Bank Sues on Guarantee – Court Orders Defense Counsel to Explain Its Conduct

BANK OF THE OZARKS v. KINGSLAND HOSPITALITY, LLC, Dist. Court, SD Georgia 2012 – Google Scholar.

This is a typical case, with an unusual outcome. The bank sues to collect on a promissory note. It also sues the individuals who guaranteed the note. The Defendants (who probably have no defense to the bank’s claims) assert numerous defenses in their answers to the complaint. The Bank then serves discovery requests and the Defendants admit that they have no factual support for the defenses.

The court then enters summary judgment and orders the defense lawyer to show cause why he should not be sanctioned for including bogus defenses in the answer.

The relevant discussion is included:

“Attorneys, moreover, have a duty of candor to the Court that prohibits them from knowingly alleging claims and defenses that have no basis in law or fact. See Ga. Rules of Prof’l Conduct R. 3.3(a).[2] Attorneys also may not “assert a position, conduct a defense … or take other action on behalf of the client when … it is obvious that such action would serve merely to harass or maliciously injure another.” Id. at R. 3.1.

All four defendants in this case share counsel. And in all four answers, counsel chose to sign pleadings that asserted defenses unsupported by any known facts. See Docs. 13, 15, 17, 19. All the answers assert, for example, the defenses of insufficiency of process and failure to join an indispensable party. Yet, no facts in support of either defense appear to exist in the record. More importantly, any investigation “reasonable under the circumstances” likely should have revealed facts indicating adequacy of process or failure to join an indispensable party. See Fed. R. Civ. P. 11(b).

If Defendants’ counsel failed to conduct a Rule 11 investigation, they violated their obligations to this Court when they submitted signed pleadings containing uninvestigated defenses. See Fed. R. Civ. P. 11(b). Counsel likewise violated Rule 11 if they chose to plead defenses they knew to be unsupported or unlikely to be supported by future discovery. See id. at (2), (3). Without more, however, the Court cannot determine whether Rule 11 sanctions are appropriate at this time.

Defendants’ answers also may run afoul of the applicable rules of professional conduct. When the Bank inquired about the factual basis for the defenses in question, counsel for Defendants responded by stating that “Defendants] included this objection to preserve Defendant[s’] right to raise this objection. No facts supporting this defense exist at this time.” See, e.g.. Doc. 28-3 at 17 (emphasis added). Certainly the Federal Rules of Civil Procedure require parties to plead certain defenses—including those pleaded here—by the time they submit responsive pleadings or risk waiving them. See Fed. R. Civ. P. 12(b). But if no basis exists for pleading a defense, adding to an answer simply to preclude waiver borders on a violation of counsel’s duty of candor to the Court. See Ga. Rules of Prof’l Conduct R. 3.3(a) (prohibiting the allegation of defenses known to have no basis in law or fact).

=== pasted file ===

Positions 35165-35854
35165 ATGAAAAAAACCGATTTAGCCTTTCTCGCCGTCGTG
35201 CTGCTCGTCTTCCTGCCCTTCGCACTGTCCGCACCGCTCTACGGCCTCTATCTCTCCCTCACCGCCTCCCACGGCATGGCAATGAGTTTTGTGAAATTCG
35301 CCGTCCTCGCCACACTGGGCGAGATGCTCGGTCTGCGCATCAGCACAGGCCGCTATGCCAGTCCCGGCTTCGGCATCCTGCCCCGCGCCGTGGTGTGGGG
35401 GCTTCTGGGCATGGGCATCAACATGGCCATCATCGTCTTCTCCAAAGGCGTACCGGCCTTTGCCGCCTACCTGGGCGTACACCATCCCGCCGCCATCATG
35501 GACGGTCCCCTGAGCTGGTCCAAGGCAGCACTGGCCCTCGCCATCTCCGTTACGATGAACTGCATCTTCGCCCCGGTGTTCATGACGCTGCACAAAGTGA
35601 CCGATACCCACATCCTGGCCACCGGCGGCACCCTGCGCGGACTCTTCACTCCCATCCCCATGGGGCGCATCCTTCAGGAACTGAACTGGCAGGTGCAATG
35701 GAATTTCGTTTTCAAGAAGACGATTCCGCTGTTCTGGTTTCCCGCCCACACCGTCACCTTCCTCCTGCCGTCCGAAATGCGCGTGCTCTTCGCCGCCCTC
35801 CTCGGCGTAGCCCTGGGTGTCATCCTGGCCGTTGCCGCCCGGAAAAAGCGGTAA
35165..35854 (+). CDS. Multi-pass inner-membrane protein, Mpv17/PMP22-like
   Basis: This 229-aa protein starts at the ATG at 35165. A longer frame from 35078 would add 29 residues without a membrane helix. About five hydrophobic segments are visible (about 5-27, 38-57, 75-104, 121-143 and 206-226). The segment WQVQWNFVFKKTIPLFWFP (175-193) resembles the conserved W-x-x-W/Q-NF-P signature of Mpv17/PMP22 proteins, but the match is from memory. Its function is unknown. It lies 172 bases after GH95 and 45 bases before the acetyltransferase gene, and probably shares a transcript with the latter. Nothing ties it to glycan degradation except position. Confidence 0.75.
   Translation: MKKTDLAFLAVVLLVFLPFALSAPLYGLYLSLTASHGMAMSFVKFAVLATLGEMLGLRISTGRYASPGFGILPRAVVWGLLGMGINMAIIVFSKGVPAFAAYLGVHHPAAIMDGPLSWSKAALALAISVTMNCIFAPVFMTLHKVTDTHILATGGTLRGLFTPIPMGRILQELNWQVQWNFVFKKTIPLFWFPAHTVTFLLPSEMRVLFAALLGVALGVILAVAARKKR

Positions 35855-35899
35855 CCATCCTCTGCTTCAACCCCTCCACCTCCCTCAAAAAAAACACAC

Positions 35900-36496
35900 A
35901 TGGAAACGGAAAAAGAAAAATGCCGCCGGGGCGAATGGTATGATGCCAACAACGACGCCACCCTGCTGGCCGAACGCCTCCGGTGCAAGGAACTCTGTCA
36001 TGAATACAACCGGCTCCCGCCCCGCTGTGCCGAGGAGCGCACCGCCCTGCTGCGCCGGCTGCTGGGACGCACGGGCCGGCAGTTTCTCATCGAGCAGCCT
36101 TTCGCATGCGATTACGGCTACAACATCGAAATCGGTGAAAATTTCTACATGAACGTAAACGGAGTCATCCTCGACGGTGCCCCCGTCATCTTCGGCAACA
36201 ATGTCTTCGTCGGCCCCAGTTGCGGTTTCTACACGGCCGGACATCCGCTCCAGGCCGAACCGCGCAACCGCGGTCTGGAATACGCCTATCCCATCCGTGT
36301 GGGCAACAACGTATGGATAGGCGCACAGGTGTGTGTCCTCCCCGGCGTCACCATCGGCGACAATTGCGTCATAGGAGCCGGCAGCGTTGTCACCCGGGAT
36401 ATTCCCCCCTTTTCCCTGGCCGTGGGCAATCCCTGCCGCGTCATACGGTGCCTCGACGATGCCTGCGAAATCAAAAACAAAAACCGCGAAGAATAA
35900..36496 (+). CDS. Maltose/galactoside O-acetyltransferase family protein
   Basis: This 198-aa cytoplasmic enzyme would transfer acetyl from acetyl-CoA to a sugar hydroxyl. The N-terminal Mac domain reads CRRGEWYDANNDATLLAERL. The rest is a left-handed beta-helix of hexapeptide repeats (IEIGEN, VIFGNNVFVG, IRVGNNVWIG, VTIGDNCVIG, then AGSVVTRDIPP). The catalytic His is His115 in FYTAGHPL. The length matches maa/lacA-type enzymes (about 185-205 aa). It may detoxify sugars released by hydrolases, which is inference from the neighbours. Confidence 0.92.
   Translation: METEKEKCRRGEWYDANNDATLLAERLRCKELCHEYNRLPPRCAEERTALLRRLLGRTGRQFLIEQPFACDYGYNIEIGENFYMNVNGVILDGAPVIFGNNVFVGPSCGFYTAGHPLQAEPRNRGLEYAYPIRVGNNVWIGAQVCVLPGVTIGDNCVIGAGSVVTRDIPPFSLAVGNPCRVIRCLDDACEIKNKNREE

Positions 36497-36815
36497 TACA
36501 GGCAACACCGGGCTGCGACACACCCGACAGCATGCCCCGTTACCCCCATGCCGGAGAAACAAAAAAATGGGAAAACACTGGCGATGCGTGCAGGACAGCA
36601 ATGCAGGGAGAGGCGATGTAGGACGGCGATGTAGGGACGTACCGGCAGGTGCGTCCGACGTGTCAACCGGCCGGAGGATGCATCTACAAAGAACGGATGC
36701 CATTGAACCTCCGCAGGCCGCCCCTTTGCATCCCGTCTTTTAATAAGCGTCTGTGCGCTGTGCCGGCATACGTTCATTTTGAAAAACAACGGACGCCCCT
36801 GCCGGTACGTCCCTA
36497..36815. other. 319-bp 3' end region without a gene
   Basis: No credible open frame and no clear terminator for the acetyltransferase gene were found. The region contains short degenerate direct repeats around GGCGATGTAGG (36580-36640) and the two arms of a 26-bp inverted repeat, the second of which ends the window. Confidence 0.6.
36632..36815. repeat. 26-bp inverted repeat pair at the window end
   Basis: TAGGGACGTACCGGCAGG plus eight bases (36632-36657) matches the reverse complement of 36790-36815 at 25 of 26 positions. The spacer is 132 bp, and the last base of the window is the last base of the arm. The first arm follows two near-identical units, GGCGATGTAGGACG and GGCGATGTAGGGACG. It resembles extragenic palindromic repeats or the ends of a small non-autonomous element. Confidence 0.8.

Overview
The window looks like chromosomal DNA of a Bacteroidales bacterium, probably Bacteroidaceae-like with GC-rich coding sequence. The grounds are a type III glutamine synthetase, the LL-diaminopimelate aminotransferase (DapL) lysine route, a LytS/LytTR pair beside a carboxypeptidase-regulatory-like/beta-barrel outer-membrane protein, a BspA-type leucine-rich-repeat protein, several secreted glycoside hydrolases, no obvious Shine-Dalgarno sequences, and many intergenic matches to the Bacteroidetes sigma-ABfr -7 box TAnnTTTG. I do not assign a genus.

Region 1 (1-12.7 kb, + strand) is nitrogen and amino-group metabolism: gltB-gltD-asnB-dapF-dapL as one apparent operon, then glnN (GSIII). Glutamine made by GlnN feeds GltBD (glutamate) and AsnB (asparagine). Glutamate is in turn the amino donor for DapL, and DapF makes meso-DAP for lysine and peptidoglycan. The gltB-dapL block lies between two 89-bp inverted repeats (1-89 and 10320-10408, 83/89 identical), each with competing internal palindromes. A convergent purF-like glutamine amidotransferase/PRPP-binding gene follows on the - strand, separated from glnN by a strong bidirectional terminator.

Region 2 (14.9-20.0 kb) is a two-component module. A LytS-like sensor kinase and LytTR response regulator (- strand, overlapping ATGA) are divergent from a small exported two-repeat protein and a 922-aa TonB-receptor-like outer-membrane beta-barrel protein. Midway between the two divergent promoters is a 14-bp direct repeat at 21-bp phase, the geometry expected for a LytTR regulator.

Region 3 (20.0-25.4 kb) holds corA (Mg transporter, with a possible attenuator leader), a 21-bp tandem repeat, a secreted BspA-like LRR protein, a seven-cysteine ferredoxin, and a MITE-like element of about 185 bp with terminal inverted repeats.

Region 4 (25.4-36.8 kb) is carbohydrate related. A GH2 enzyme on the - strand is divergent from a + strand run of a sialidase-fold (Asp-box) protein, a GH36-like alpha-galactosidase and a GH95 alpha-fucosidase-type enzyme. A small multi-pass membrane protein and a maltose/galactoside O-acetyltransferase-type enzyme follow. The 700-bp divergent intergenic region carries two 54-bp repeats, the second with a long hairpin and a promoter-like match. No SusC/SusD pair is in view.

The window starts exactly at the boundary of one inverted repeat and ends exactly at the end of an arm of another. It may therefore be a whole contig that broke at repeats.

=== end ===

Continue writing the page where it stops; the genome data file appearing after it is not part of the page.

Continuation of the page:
“It is axiomatic that attorneys owe a duty of candor to the court[,]” and that “[fjhe judicial machinery is dependent on the full support of all members of the bench and bar.” Malautea v. Suzuki Motor Corp., 148 F.R.D. 362, 374 (S.D. Ga. 1991) (quoting Pesaplastic, C.A. v. Cincinnati Milacron Co., 799 F.2d 1510, 1522 (11th Cir. 1986)). When attorneys misuse that machinery by averring to the Court that fallacies are truth, the Court must respond accordingly.

Because of the grave concerns raised by defense counsel’s assertion of possibly specious defenses, the Court is compelled to require counsel to show cause why their conduct “has not violated Rule 11(b).” Fed. R. Civ. P. 11(c)(3). The Court will also use Defendants’ response in evaluating the propriety of sanctions under LR 83.5(d) for any violation of Georgia’s Rules of Professional Conduct. Therefore, the Court ORDERS defense counsel to show cause within fourteen (14) days of this order why their conduct did not violate Rule 11.”

Comment: the defense lawyer has a significant problem on his hands as he appears to have admitted that there was no factual basis to support the defenses to the complaint. The second problem is that the court has initiated the inquiry – the Bank’s lawyers were silent. The defense lawyers are in significant trouble and need to consider their response the sanctions motion very carefully.

Edward X. Clinton, Jr.

One thought on “Bank Sues on Guarantee – Court Orders Defense Counsel to Explain Its Conduct

  1. I am currently a law student and I find that often I will see defendants raise affirmative defenses, such as laches, that have no connection to the case at hand. I have always thought it wrong to do so but my understanding of moving to strike an unsupported affirmative defense is that it is “strongly disfavored”. I had to the chance to help a lawyer draft a complaint and assist with discovery in a personal injury matter. The defendants’ response was an answer raising every affirmative defense including those that are normally contract defenses such as accord and satisfaction. Thank you, I now have a better idea of the “moving parts” in raising such baseless affirmative defenses.

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